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Old 8th Oct 2017, 00:56
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Does anyone have any comment on how easy recovery from a flat spin would or would not be for a Cessna 421
No body knows, that's why aircraft meant to be spinnable are put through flight test, with due precaution such as a spin chute to aid recovery should problems arise, and pilot with a parachute should that fail. And it does, test pilot of the Australian GA8 had to bail out when it failed to recover. On exit he fell through the prop arc, fortunately the prop had stopped, and the angels smiled.

The CAC Winjeel had spin recovery issues and the fin had to be moved forward to alieviate. Compare photos of prototype and production.




Some of what may be involved in spin testing.

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Old 8th Oct 2017, 15:39
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For review, spin recovery will become more difficult/impossible if the rotation cannot be stopped, and the nose not substantially lowered as recovery is initiated.

Rotation stopping may be degraded because the rudder is ineffective (perhaps blanked), or inertial forces of rotation too great for the rudder to overcome (engines, fuel in tip tanks).

Lowering the nose will be affected by elevator effectiveness (blanked or disturbed air off wing, fuselage or fin/rudder), or aft C of G elevator cannot overcome.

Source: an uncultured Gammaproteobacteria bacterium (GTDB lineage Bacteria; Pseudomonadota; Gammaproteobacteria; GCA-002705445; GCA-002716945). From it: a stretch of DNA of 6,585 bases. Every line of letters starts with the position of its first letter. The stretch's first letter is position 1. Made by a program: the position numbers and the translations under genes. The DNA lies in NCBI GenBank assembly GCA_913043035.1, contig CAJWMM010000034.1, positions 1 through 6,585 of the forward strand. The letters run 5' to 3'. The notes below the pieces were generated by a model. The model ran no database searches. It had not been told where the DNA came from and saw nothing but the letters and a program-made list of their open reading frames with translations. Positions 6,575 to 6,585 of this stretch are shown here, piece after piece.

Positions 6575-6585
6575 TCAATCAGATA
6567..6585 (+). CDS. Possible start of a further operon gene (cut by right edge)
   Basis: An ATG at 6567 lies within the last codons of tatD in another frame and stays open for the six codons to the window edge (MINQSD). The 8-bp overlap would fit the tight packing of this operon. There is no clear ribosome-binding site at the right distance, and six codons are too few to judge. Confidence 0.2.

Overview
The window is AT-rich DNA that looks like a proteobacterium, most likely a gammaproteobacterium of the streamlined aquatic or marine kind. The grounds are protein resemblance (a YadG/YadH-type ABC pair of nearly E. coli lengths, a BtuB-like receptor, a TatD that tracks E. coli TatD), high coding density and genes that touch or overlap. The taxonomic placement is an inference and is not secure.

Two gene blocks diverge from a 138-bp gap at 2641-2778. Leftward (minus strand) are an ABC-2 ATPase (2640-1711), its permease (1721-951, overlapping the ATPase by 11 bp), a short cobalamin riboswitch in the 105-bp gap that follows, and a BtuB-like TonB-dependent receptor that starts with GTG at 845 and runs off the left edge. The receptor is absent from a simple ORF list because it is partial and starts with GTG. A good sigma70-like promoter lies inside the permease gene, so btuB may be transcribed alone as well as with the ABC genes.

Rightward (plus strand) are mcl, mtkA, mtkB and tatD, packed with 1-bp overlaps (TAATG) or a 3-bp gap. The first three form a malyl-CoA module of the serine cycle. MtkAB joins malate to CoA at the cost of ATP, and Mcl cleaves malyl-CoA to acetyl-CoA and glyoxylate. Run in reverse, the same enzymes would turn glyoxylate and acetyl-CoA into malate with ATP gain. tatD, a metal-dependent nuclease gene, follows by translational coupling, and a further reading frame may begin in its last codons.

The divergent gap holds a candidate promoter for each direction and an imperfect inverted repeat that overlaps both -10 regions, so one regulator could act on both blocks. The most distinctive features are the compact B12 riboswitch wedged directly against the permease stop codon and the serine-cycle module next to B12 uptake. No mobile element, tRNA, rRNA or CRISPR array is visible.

During spin testing I flew in a modified Cessna Grand Caravan, the aft limit configuration showed and aircraft which was not eager to recover. It did, but it made you sweat, as the nose could not be forced much below the horizon. Watching the video of the doomed 421 reminded me of having difficulty getting the nose down to initiate recovery. When I was doing it, I had many more thousand feet under me....
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Old 8th Oct 2017, 19:21
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I studied the clip, is it just me but I think it looks like an inverted spin?
What does anybody else think?
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Old 9th Oct 2017, 02:04
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Inverted? No, it is erect, and you can see that from the close up photos of the wreckage.

In response to a number of flat spin accidents in the Beech Baron, the US Army spin tested the airplane in 1974. One of the most noteworthy published findings was that it took less than one second for the airplane to spin following a single-engine stall. Immediate recovery action was needed to avoid spinning. In 1998 and 2002 the Raytheon Aircraft Company published safety communiqués reporting the results of 229 spins in Baron Models 58 and 58P. With the windmilling left engine idle with max continuous power on the right engine throughout the stall, entry to beyond 270 degrees of rotation, the spin was unrecoverable requiring the deployment of the spin chute. Part of Raytheon’s published recommendations was:

“During single-engine operation (actual or simulated), at the first indication of approach to stall (the stall warning horn, buffeting, or both) stall recovery must be initiated immediately … if this instruction is not followed, a stall will occur and a dangerous spin is likely to occur”.

Just my observation, the 421 having the swept back fin, the same as the Baron, the rudder would be blanked from the airflow by the tailplane and rendered useless ie irrecoverable spin, unless caught during the first turn, as in the Baron case. Just guessing, DAR would be able to give insight.

http://www.faa.gov/news/safety_brief...sepoct2012.pdf